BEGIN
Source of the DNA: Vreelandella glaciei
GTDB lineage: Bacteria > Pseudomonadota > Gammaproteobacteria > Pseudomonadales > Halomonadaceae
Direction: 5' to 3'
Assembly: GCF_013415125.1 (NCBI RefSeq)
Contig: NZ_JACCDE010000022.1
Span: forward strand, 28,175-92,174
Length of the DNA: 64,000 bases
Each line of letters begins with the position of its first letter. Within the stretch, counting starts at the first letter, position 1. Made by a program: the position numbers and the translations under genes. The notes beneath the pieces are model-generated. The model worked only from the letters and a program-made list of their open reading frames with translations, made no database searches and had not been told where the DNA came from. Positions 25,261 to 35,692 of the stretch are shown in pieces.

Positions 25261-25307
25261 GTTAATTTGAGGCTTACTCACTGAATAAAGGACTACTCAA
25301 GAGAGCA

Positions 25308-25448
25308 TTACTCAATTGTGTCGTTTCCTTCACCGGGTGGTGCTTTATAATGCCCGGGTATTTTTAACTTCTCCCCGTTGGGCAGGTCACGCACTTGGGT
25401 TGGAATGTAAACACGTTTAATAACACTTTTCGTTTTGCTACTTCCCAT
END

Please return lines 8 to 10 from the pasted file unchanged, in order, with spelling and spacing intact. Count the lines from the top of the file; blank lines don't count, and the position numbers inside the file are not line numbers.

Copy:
Each line of letters begins with the position of its first letter. Within the stretch, counting starts at the first letter, position 1. Made by a program: the position numbers and the translations under genes. The notes beneath the pieces are model-generated. The model worked only from the letters and a program-made list of their open reading frames with translations, made no database searches and had not been told where the DNA came from. Positions 25,261 to 35,692 of the stretch are shown in pieces.

Positions 25261-25307
25261 GTTAATTTGAGGCTTACTCACTGAATAAAGGACTACTCAA